Commentators' verdicts on David Cameron's EU speech
- 24 January 2013
- From the section UK Politics
Commentators have delivered their verdicts on the prime minister's speech and strategy. Here is a round-up:
Writing in the Daily Mail Sir Max Hastings described it as "almost certainly" the best speech of Mr Cameron's life, "delivered with a passion so often missing from his performances".
"He fulfilled the foremost duty of a prime minister by articulating every anxiety felt by his people about Europe."
Also in the Daily Mail, Simon Heffer - who has previously been strongly critical of Mr Cameron - counts the ways in which the PM "outfoxed his foes".
In the Daily Telegraph, Benedict Brogan says the speech has "markedly improved" the Conservatives' chances of winning the next general election: "UKIP, which posed a nuisance threat to the Tories, is sidelined."
But the Independent's Steve Richards puts the contrary view: "His historic speech makes it less, rather than more, likely that he will be prime minister after the next election.
"The unravelling will take many forms and will happen quite quickly. Cameron did not specify what precisely he would seek to renegotiate. His broad arguments suggest a renegotiation so fundamental that, if miraculously successful, the UK would be part of a reformed single market and little else."
The New York Times' John F. Burns says: "Prime Minister David Cameron had essentially reset the tables for what has the makings of a giant political poker game - for himself, Britain, Europe and his Conservative Party."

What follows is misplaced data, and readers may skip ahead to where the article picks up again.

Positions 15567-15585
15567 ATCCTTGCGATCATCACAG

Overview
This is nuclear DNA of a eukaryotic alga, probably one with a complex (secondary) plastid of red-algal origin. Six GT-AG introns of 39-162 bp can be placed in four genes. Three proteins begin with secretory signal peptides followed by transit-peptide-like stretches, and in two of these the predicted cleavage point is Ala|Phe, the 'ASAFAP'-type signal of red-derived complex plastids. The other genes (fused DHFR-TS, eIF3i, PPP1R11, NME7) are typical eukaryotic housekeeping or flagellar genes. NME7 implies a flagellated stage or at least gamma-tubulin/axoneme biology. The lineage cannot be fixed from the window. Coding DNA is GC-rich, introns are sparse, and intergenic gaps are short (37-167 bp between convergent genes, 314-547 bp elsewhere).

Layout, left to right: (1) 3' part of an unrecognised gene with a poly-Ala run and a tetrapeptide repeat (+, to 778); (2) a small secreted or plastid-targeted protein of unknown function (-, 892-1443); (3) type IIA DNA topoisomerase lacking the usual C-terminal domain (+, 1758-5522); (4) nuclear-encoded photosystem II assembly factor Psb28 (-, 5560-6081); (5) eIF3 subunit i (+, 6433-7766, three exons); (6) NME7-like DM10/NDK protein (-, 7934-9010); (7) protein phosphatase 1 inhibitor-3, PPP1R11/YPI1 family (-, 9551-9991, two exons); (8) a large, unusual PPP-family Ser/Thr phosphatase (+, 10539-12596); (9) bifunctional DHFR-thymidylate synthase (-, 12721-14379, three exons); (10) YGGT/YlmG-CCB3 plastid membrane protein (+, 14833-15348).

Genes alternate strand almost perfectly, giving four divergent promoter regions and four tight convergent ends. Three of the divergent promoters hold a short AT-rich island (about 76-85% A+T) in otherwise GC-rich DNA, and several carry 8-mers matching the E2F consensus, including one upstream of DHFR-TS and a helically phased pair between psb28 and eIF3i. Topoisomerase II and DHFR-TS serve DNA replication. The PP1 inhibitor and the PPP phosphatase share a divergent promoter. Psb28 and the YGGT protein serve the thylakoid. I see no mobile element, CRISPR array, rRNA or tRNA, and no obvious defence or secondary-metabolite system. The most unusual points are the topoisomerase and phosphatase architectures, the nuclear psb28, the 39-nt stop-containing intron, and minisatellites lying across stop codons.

The Daily Telegraph's James Kirkup predicts that the negotiations will "last for many years and it will not always be easy", and their outcome "will likely decide both his political fate and Britain's place in Europe".
Timothy Garton Ash writes, in The Guardian, that "five years of anxious uncertainty" over the UK's position in the EU will now ensue.
"Some of the good reforms Cameron is preaching at continental Europeans are now even less likely to happen since, whatever he says, our partners all feel that he is batting for Britain not for Europe."
But the speech "could have been a lot worse", he concedes.
The Wall Street Journal's Cassell Bryan-Low says: "Mr Cameron has given the rest of Europe another time-consuming problem to solve on top of the Continent's already long list of concerns."
The Economist's Blighty blogger characterises the response from the UK's fellow EU member states as one of "bafflement".
"The notion of outright, near-unilateral demands - a 'shopping list' is the term used by the London press - is about as far removed from the agenda in Paris, Berlin and Brussels as it is possible to be. Yet it lies at the heart of Mr Cameron's plan to keep Britain in the EU.
"Small wonder, then, that the plan looks shaky."
EU leaders are "scratching their heads" trying to work out what the government hopes to achieve, writes Jean-Jacques Mevel from the French daily Le Figaro.
The Guardian's Martin Kettle describes the speech as "tragic": "Cameron's speech was not brave. It was reckless."